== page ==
Row 6-9: stocking stitch - *knit 1 row, purl 1 row* (40)
Row 10: knit 4, bobble 1, *knit 7, bobble 1*, knit 3 (40)
Row 11 - 13: stocking stitch- purl 1 row, knit 1 row, purl 1 row (40)
Row 14: knit 7, bobble 1, *knit 7, bobble 1*, knit 6 (40)
Row 15 - 17: stocking stitch- purl 1 row, knit 1 row, purl 1 row (40)
Row 18: knit 2, bobble 1 without increase (so you decrease by 2),
*knit 5, bobble 1 without increase (so you decrease by 2)*, knit 4 (30)
Row 19 - 21: stocking stitch- purl 1 row, knit 1 row, purl 1 row (30)
Row 22: knit 3, bobble 1 without increase (so you decrease by 2),
*knit 3, bobble 1 without increase (so you decrease by 2)* (20)
Row 23: purl 1 row (20)
Row 24: decrease (knit 2 into 1) (10)
Row 25: purl 1 row (10)
Finishing: Cut a long tail, thread onto a yarn needle. Take the stitches off the needle and thread through starting with the furthest stitch from the tail, creating a loop which pulls the stitches together in a circles. Sew down the side of the hat and fasten off.
I added a big pom pom too. I was at my mum's house without pom pom makers and had a pile of left over little bits from my jumper, so I simply wrapped these all around my hand, pulled them off my hand carefully, tied the middle with the thinner piece of string nice and tight, cut the two ends where necessary, rolled the pom pom in my hands and pruned until even (Google hand pompoms for better youtube explanations!)
We've now welcomed December and as such, the world is ramping up it's efforts to get festive. Several times this weekend I've noticed groups and couples hauling trees, or bags packed with lights and tinsel and various bits and bobs to get into the spirit - and why wouldn't you? Christmas has a warm nostalgic tingle, most of the time. A rare moment in childhood when the family is together, warmth away from cold and the buzz of fairytale gift givers, twinkly lights bloody everywhere and the chance of snow. I can be a bit of a scrooge during these times, only caving in for mulled wine and a bit of a sing-along, but this year I've been getting right into it trying to think up ideas for workshops - which resulted in this guy, a pom pom wreath.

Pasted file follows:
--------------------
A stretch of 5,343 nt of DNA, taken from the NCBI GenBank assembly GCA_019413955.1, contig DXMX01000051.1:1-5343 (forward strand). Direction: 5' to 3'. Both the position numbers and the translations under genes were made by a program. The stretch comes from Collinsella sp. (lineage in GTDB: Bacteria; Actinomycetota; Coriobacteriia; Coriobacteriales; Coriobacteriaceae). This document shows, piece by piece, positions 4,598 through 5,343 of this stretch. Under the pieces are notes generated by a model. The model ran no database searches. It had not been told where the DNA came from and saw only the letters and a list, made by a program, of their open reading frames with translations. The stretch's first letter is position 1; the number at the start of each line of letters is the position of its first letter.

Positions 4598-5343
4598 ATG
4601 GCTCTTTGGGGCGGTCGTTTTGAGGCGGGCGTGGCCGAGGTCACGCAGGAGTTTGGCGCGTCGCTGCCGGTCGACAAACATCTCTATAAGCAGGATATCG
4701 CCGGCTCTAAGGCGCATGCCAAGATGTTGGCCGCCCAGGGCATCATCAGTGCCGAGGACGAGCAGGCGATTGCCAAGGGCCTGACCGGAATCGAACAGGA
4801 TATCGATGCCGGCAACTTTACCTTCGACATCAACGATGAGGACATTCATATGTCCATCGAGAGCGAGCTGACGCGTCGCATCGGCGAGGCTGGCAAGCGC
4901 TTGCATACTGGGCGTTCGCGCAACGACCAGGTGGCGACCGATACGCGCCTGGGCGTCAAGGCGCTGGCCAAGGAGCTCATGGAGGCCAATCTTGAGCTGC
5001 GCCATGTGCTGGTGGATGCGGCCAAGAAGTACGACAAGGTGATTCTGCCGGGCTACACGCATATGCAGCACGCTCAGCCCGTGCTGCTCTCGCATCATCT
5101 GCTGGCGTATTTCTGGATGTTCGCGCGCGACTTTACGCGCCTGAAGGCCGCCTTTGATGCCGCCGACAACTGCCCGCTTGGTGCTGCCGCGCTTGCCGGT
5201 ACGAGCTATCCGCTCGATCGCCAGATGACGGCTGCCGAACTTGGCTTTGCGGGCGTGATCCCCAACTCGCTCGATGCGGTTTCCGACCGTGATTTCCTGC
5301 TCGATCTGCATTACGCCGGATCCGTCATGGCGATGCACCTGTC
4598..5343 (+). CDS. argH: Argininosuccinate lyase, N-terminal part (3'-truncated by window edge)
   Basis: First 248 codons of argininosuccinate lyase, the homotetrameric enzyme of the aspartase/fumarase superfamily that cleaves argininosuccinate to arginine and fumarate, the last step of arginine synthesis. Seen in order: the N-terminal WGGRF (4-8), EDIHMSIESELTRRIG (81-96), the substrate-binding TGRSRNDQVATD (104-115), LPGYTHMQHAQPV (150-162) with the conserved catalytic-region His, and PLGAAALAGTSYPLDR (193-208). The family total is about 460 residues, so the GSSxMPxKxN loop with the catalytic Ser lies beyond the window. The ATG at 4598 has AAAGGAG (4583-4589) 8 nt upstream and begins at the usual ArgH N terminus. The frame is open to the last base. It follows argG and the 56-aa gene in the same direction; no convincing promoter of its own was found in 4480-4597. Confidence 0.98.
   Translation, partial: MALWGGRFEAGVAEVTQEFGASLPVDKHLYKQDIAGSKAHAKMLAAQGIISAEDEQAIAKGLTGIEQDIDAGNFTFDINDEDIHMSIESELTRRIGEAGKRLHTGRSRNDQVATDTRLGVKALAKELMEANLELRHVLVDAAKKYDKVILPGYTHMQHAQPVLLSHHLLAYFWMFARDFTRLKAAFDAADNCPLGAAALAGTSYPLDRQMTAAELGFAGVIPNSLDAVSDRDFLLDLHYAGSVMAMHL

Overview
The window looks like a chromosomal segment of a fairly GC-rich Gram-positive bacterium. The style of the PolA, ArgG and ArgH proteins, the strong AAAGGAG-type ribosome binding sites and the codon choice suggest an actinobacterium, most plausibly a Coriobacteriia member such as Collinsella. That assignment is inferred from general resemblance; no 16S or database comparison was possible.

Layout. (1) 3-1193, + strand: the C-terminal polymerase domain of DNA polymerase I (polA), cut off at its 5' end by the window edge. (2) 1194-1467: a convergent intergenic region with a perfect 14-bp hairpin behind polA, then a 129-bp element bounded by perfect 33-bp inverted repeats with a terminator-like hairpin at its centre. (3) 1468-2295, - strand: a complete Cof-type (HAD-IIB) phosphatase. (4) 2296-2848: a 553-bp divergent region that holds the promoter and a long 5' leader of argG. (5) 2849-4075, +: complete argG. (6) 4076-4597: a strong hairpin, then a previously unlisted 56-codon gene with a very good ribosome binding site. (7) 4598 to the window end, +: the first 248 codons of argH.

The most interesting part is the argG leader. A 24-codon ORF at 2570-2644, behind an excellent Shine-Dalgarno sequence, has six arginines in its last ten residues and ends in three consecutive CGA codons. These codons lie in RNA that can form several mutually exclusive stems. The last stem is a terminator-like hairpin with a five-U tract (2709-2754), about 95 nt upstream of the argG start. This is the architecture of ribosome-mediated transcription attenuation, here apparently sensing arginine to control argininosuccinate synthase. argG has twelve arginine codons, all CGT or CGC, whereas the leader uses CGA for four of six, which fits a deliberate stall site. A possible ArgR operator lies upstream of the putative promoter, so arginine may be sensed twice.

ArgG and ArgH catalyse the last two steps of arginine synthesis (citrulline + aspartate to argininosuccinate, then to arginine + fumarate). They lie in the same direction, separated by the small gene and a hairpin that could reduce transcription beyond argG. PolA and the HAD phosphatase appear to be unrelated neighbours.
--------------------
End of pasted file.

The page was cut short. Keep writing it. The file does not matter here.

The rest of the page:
There's not much to it. You get a base, you make pom poms, you put them on the base. Voila!
For mine - and for the workshops - I've sourced a mix of chunky merino for super big fluffy bits and some organic cotton KPC yarn for constrast. I found it quite hard when googling around to find out how much yarn you'd need, and the conclusion I came to was more than you think! For bigger wreaths, some places were recommending a kilo of yarn, which can be quite an outlay. So the wreaths at the workshops will be 20-23cm in diameter, you can choose between a star, a heart or a traditional ring and you'll be given 300g of yarn (200g merino, 100g cotton) and 3 sizes of pom pom makers.
I'm pretty happy with mine - and no doubt will end up making a few more - and I like the fact you can keep it year after year. It's a great way to burn through that yarn stash, and for those with bolder tastes you can really go to town with colours and embellishment (fairy lights?). And once you've started why stop? You can go big (the arm knitting wool can be used for giant pom poms), you can make baubles and bunting, jewellery, add pom poms to your hats, accessories - everything. Everything can be pom pom-ed, let no one judge, we are all guilty. Grab a mulled wine, and off you go!